The Pre-Sentence Investigation Report (PSI/PSR): What You Need to Know!

The Pre-Sentence Investigation Report is the most important document in determining a defendant’s sentence. If it is inaccurate or incomplete the defendant is headed for trouble. If you think a PSI is impartial and fair, you are grossly mistaken!
By: Robin Stover, Prison Consulting Group
 
 
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Jan. 8, 2010 - PRLog -- If you are headed for prison, the Pre-Sentence Investigation Interview (PSI) is without a doubt the most important interview a defendant will ever participate in. Why? Because it determines the length of your sentence and a multitude of other factors that affect your total period of incarceration", said Robin Stover, nationally recognized Federal Prison Consultant and founder of the Prison Consulting Group. The PSI is the defendant’s life history as seen through the eyes of the Department of Justice, you know, those people putting you in prison. It is the major factor in determining the length of your sentence, place of your incarceration (designation), your ability to self-surrender, your furlough eligibility, security level, custody level, work assignments, bunk assignments,  restitution issues, community custody placement, perks and upgrades, and most important of all—admission into the 500-Hour Residential Drug Abuse Program. These issues are the very issues that a federal defendant must be concerned about. The importance of the PSI cannot be overstated. The PSI follows the defendant throughout his whole period in federal prison, his time in a halfway house, and throughout his period of supervised release. If you think the Pre-Sentence Investigation Report (PSR) is impartial, fair, and provides an accurate unbiased accounting of the defendant, you are grossly mistaken.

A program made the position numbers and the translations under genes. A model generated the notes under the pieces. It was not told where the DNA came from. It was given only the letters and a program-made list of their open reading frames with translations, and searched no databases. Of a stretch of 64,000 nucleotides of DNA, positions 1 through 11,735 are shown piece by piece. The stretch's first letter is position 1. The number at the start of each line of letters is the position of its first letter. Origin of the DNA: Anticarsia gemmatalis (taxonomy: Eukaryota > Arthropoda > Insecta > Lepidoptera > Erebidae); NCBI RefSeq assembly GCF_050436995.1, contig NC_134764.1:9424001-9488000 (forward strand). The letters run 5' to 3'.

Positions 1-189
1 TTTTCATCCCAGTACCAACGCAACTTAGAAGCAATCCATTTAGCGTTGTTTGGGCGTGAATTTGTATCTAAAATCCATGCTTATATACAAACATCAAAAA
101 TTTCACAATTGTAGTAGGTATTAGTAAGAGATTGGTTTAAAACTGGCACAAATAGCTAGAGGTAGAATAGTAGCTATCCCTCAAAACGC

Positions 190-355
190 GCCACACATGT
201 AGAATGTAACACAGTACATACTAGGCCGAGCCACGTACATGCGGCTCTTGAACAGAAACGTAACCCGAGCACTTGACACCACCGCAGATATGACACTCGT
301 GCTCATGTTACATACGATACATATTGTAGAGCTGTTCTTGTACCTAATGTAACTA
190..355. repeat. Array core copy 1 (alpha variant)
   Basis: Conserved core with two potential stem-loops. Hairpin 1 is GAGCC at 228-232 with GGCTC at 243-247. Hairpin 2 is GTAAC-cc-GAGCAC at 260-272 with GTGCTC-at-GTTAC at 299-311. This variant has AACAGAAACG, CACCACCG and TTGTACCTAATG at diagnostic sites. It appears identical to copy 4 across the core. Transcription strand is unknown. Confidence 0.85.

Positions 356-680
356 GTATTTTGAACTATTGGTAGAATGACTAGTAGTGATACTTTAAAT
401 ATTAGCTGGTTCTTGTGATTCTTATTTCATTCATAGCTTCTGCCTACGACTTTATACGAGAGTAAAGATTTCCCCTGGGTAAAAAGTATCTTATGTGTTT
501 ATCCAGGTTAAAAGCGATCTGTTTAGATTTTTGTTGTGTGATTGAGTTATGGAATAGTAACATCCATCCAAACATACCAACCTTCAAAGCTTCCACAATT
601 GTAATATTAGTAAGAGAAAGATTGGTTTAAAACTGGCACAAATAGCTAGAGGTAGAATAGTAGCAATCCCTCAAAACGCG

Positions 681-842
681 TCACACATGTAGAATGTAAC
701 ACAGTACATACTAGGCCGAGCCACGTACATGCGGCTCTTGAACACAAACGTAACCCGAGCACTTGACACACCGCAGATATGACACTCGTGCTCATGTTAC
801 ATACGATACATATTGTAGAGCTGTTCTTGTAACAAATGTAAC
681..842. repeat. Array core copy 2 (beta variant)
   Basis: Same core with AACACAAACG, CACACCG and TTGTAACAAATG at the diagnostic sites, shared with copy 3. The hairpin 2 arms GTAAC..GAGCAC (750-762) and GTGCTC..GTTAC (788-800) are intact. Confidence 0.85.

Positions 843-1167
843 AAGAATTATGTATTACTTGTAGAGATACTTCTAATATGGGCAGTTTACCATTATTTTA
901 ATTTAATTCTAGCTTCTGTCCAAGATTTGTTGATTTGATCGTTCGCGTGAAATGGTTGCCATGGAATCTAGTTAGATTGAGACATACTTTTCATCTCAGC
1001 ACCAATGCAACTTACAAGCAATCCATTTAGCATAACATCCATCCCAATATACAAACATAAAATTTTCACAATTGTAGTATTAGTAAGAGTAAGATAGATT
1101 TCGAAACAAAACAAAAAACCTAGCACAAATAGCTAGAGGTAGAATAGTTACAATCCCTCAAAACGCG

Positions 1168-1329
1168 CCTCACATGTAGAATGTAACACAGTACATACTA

The Pre-Sentence Investigation Report is written by a Probation Officer who works for the Federal Government. Need I say more? How can a defendant expect to get a fair and unbiased accounting by an employee of an agency who is trying to put him in prison?  Many times the PSR is slanted against the defendant in favor of the government and the prosecution. Fortunately, the defendant and his attorney receive a copy of the initial PSR and can proffer objections to any part of the PSR that they feel is not accurate or misstated. It is not only the obligation of the defendant and his attorney to make sure that any mistakes, inaccuracies, and untruths are corrected, it is their duty. All of these corrections must be completed prior to the PSR’s final submission to the Court and the Bureau of Prisons.

Unfortunately, many attorneys do not take the time or energy to provide the scrutiny necessary to fully correct a defendant’s PSR. They are mainly concerned with the sentencing guidelines, upward and downward departures, acceptance of responsibility, and those factors contributing to the gross sentence. The gross sentence is the sentence handed down by the judge at sentencing. In actuality, the attorney should also be concerned with those factors that determine which facility the defendant is designated to, his security and custody level, his eligibility to self-surrender, and judicial recommendations that are so important to the defendant. Without a doubt the most important factor overlooked or misunderstood by most attorneys are program eligibility factors that may reduce the length of time of the defendant’s gross sentence to a much shorter net sentence. The RDAP program may reduce an inmate’s gross federal prison incarceration by up to eighteen (18) months if the defendant/inmate is eligible and positioned properly. Robin Stover explained, This net sentence is the sentence handed down by the judge minus the reduction of time obtained by the inmate for graduating from the RDAP program. It is a very desirable and sought after program.